American aircraft carrier USS John C. Stennis returned for patrol in the South China Sea as tensions over a territorial dispute heightened in the region, according to reports on Thursday. The Pentagon is also expected to deploy warplanes in the Philippines this week to counter assertive China.
According to the U.S. Pacific Fleet, the carrier has been in the South China Sea for about two weeks for flight operations and training, Navy Times reported. Defense Secretary Ashton Carter said he will visit Stennis Friday.
“With each Balikatan [joint Washington-Manila military exercises] and each cruise by the Stennis, with each new multilateral exercise and each new defense agreement, we add a stitch to the fabric of the region’s security network,” Carter said, according to Reuters. “This is the network - peaceful, principled, and inclusive - America continues to stand for, and stand with.”
The Philippines and the U.S. have begun joint patrols in the South China Sea, Carter said, adding that China’s activities are causing “anxiety and raising regional tensions.”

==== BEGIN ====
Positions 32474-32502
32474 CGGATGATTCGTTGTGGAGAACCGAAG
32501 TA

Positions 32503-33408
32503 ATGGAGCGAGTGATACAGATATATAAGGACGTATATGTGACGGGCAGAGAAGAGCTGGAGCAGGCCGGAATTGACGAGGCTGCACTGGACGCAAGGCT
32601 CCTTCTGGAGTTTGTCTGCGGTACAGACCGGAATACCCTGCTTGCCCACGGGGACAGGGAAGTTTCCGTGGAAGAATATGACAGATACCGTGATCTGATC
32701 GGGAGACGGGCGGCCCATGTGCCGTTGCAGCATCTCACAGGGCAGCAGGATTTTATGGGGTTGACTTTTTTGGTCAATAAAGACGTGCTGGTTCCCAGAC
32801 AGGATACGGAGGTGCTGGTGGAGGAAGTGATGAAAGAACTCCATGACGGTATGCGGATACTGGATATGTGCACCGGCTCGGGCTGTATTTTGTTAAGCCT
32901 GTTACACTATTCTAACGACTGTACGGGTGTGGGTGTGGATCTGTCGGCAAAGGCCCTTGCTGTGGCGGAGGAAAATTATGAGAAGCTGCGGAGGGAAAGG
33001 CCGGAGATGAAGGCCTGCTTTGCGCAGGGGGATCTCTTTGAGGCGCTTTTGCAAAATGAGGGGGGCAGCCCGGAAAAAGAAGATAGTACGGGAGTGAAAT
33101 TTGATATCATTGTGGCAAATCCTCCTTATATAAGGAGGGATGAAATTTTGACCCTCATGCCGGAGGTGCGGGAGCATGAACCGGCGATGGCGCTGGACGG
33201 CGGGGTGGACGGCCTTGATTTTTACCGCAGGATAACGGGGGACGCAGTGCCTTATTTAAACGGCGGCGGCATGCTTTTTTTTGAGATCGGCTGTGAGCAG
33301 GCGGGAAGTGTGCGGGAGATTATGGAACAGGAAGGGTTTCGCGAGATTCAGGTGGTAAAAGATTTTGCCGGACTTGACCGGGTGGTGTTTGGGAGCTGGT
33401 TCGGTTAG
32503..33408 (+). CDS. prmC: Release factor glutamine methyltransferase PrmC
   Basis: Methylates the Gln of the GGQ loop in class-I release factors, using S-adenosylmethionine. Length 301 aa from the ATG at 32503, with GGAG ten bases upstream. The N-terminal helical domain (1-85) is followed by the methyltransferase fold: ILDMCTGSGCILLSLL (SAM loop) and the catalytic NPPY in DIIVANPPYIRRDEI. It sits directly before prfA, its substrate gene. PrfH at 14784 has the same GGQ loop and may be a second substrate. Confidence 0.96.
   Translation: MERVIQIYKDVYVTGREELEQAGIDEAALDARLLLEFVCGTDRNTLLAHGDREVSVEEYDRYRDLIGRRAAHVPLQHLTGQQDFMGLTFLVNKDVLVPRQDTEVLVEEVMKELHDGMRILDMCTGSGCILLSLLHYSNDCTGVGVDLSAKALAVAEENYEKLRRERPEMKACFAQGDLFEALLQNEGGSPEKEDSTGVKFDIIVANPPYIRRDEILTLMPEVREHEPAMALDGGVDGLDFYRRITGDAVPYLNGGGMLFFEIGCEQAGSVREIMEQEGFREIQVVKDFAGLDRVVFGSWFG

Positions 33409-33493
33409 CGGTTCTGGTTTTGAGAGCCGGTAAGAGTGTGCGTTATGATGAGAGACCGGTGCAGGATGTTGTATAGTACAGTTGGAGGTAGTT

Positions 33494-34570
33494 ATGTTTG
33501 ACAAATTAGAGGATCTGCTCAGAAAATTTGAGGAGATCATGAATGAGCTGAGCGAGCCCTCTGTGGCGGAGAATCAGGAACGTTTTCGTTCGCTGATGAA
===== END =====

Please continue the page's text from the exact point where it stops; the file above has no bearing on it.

“Countries across the Asia-Pacific are voicing concern with China’s land reclamation, which stands out in size and scope, as well as its militarization in the South China Sea,” Carter said, according to Bloomberg.
The Pentagon will also deploy six aircraft and three helicopters with 200 pilots and crew members, at the former Clark Air Base, north of Manila, the New York Times reported. The aircraft fleet includes five Warthog ground-attack planes, three search-and-rescue helicopters and a plane regularly in use to transport Special Operations forces, the report added.
China, which has laid claims to most of the South China Sea, has consistently blamed the U.S. government of militarizing the contested region. However, the Pentagon maintains that it will continue to sail through it because the waters have long been considered international waterways. China has called the patrols provocative.
The long debated region of the South China Sea has been claimed by Brunei, China, Malaysia, the Philippines, Taiwan and Vietnam. Beijing has been expanding its presence in the disputed region and has built three runways on the Spratly archipelago. However, China has consistently defended its actions, saying it does not have any intentions of starting a conflict and that its aircraft facilities will maintain safety in the region.